had to choose and basically withdrew from this one. it is that culture of violence, coupled and joined with the systematic impunity, and the failure of the state to punish crime. especially for those who can hire lawyers, especially those who have money to keep a case going indefinitely. >> reporter: despite the country's reputation as a free media, journalism remains to be a deadly job here. the murder of journalists has now become so routine that many of them are now taking extraordinary steps to protect themselves. [ gunfire ]. >> reporter: many journalists carry a gun for help defense. journalists here say carrying a weapon may seem to violate the notion that they remain neutral, but nobody knows what it is like to live under the threat of violence. now they say it is simply a matter of survival.
they all put themselves forward before the deadline, but world soccer magazine editor feels fifa needs an external candidate. >> i think there are a number of candidates that will emerge. i think -- who's support will become clear over the next few weeks. i think there are blocks of support. there is the man from europe, possibly [ inaudible ], but [ inaudible ] will be the european candidate. the candidate from bahrain, will be the asian candidate. and i think [ inaudible ] will emerge as the african candidate. although there are eight candidates at the moment, that have enough nominations, i think we're see three blocks emerging, africa, asia and europe. and i think we'll see a bit of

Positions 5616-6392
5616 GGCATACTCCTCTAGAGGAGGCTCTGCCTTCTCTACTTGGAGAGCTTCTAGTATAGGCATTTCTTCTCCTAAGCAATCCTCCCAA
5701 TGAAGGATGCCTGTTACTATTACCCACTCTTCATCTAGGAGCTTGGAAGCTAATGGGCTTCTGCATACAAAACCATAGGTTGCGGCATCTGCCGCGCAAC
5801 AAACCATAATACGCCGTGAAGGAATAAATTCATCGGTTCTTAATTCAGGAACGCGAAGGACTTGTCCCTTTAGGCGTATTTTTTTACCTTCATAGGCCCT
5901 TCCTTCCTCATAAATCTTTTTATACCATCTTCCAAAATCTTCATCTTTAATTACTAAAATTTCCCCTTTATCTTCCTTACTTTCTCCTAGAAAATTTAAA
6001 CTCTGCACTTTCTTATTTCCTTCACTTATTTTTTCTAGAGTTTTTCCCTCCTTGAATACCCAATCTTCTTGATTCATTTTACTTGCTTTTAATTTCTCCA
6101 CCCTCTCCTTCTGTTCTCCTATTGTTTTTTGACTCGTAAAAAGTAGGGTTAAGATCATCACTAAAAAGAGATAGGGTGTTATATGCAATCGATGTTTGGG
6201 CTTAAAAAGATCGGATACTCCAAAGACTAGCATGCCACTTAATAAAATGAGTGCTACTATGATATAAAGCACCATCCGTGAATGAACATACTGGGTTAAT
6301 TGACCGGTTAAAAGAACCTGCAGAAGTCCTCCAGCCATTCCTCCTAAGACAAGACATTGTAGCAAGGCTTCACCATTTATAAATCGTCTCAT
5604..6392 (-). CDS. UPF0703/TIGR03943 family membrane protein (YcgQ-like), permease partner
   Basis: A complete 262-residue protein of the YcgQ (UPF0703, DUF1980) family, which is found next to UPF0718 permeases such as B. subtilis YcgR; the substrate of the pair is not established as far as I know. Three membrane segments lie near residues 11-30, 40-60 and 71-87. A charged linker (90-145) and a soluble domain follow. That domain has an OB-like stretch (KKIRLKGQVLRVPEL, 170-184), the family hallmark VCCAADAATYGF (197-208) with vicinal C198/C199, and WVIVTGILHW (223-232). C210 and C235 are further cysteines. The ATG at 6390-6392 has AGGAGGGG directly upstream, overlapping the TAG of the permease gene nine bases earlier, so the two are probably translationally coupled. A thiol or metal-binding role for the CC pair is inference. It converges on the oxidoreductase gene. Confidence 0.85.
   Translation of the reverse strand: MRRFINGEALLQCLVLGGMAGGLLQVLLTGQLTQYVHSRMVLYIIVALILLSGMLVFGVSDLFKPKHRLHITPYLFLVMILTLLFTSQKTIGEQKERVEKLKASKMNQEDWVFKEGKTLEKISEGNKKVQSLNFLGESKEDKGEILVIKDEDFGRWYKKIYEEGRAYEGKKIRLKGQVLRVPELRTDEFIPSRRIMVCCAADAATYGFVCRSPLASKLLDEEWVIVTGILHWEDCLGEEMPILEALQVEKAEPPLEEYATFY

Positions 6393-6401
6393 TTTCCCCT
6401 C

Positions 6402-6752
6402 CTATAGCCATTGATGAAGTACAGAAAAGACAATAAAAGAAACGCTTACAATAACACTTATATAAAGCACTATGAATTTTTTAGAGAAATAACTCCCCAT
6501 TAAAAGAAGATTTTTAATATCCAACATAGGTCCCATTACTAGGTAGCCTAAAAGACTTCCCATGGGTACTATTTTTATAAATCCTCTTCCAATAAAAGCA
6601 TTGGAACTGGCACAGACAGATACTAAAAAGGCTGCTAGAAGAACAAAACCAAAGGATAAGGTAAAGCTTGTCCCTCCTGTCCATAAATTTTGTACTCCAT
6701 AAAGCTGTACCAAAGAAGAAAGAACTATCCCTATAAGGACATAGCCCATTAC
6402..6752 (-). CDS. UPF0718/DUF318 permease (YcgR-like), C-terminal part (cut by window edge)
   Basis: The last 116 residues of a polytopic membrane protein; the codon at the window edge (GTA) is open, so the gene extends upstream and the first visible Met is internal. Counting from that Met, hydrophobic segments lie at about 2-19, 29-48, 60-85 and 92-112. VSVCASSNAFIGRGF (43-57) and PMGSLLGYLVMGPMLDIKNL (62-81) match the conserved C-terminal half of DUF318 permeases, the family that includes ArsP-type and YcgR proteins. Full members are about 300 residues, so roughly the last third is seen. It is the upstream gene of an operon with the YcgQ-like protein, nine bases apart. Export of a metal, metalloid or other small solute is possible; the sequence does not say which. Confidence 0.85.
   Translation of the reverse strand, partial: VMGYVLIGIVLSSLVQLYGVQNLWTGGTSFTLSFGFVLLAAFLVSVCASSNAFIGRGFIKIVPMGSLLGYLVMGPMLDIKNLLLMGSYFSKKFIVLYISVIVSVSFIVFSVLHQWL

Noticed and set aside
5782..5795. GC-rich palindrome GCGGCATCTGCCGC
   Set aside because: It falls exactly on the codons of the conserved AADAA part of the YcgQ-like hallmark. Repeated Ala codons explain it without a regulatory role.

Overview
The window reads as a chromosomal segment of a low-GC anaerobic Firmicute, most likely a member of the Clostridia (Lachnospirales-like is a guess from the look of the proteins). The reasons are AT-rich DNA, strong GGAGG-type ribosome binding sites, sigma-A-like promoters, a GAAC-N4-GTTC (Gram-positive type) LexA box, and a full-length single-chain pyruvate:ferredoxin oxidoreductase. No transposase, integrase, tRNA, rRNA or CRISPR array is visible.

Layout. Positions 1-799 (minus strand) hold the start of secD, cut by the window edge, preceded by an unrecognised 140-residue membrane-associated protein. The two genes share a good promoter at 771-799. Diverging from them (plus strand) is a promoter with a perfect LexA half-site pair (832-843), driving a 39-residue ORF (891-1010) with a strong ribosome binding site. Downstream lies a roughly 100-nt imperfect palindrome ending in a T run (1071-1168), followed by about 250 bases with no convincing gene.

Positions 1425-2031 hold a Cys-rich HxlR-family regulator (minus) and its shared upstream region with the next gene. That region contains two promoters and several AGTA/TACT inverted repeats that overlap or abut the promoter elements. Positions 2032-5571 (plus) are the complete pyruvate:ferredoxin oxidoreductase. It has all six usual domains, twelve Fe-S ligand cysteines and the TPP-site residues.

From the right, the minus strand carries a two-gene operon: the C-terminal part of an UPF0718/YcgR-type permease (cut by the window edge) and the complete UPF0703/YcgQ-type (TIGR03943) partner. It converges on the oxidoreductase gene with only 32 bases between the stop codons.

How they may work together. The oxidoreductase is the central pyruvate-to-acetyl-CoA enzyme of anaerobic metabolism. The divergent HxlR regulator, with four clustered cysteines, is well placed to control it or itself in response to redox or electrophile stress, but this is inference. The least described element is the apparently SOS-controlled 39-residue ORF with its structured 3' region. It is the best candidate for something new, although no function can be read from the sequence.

horse trading between the different candidates. there will only be one winner, but there are will fallout in the voting process. most of the candidates are already members of the fifa executives or have sat on committees in the past. what we really need is an external candidate from outside, someone who can come in with no agenda and attempt to reform fifa from the outside. what we have at the moment are internal candidates. some candidates have a very solid manifesto, but he's a marginal candidate. i think, because he lacks the support from the big confederations. >> south africa's [ inaudible ] has been speaking about his controversy. he says if elected he will keep a close eye on fifa's finances. >> what has been broken in fifa is the inability to follow money. money has got traces. it's not invoices.
it's got -- follow the money. if you follow the money it has fingerprints, foot prints and checks, and if it disappears find out who the last person was left standing. [ inaudible ] has admitted a mistake was made in germany's bid to host the world cup. they lead the campaign and said the payment was made in return for a financial [ inaudible ] for his country's world cup organizing committee. he denies however there was any vote buying. germany beat south africa for the right to host the tournament. they alleged a slush fund of $7 million was used to buy votes. the chelsea manager has been